Don't Worry, Be Happy
A positive mindset can help change your view of any
Thanks to a recent bestseller, the power of
positive thinking is no longer a secret. Some experts suggest that
the way we look at a situation- whether it's fear of catching the
cold going around or disappointment about getting passed over for a
promotion-will determine how quickly we can overcome it.
Licensed psychologist Marci Fox, Ph.D., coauthor of the book
Think Confident, Be Confident (Perigee, 2009), offers up these five
ways to give negative thinking the boot:
Doubts cannot be trusted. Imagine you're at a
party, says Fox, and you're intimidated by the crowd. "You start to
have thoughts like, 'I don't measure up to these people.' So you
shrink into the background. Instead, look at the facts. "Say to
yourself, 'What evidence do I have that this is true? None. I was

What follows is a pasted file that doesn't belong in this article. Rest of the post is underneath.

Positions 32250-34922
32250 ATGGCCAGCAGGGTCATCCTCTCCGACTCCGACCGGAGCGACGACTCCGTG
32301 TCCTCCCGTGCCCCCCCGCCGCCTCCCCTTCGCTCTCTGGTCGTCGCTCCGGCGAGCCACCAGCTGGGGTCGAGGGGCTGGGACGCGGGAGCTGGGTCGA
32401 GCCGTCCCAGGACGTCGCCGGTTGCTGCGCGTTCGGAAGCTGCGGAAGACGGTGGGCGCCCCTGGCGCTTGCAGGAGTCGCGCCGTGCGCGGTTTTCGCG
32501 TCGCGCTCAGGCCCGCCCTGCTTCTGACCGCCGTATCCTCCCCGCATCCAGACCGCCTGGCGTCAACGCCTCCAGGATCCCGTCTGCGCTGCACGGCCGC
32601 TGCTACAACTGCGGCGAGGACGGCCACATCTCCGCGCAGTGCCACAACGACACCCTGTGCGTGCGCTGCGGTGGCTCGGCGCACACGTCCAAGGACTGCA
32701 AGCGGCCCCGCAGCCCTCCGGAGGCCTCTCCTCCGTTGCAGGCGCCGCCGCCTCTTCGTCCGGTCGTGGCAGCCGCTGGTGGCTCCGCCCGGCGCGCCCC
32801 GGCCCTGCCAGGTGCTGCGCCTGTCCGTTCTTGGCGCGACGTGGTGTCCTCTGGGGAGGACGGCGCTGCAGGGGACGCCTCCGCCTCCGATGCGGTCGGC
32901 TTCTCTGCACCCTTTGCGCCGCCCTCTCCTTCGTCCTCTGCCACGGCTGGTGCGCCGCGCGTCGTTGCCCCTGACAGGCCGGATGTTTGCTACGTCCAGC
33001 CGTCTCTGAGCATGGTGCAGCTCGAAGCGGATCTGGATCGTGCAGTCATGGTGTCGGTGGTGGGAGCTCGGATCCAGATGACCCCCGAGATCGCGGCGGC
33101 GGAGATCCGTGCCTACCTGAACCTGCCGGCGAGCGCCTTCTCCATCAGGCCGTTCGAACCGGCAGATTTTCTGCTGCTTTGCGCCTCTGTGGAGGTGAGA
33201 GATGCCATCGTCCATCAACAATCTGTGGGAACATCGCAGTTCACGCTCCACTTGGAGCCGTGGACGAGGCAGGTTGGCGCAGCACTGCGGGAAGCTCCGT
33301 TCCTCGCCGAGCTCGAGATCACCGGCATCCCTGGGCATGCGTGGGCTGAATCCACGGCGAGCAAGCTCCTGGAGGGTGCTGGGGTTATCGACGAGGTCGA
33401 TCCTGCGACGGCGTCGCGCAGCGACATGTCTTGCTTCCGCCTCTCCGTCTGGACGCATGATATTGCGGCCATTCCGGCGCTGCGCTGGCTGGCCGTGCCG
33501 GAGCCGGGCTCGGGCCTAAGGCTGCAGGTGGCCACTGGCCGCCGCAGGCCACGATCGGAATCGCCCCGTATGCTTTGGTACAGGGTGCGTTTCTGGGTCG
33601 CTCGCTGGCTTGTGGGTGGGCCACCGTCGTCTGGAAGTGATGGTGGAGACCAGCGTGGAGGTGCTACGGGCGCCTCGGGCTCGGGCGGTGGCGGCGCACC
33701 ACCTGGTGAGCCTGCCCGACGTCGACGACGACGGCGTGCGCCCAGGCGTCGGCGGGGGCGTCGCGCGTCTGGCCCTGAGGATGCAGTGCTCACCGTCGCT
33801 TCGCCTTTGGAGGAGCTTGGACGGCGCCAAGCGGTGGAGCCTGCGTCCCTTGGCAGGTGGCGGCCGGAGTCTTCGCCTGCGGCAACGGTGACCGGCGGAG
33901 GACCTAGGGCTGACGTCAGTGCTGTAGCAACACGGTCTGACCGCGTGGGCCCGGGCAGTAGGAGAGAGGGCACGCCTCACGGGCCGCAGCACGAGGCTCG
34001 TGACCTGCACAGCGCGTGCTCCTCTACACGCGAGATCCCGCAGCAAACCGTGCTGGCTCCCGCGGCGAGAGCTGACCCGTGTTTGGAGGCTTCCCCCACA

invited to this party.'" Once you recognize the thought isn't true,
you can throw it out.
You are the whole package. Make a list of your
strong physical assets, your positive personality traits, your
skills and experience. Then, says Fox, you'll have confidence to
come prepared to any situation.
Gosh darn it, you deserve it. It may sound
cheesy, but you matter, too. If your mind is overwhelmed with a
must-do list the length of your arm, it might be time to make a
want-to-do list. "Be able to say, 'I deserve this,'" says Fox, who
recommends mind-quieting things such as preparing your favorite
meal, reading a magazine, getting a massage or planning your next
Give yourself some credit. While we're on the
topic of to-do lists, Fox recommends making a daily credit list.
"Name five things you were able to accomplish for the day," she
says. It'll end the day on a high-note instead of a defeated
It's not all about you. So you're on your way
to a cheery new outlook. Except then, your best friend snaps at you
and you nose-dive into self-doubt. It's all about how you perceive
it, says Fox. "You can't assume that he or she is mad at you. Other
people are going through other things. You're not responsible for
making them happy."
-By Amanda Myers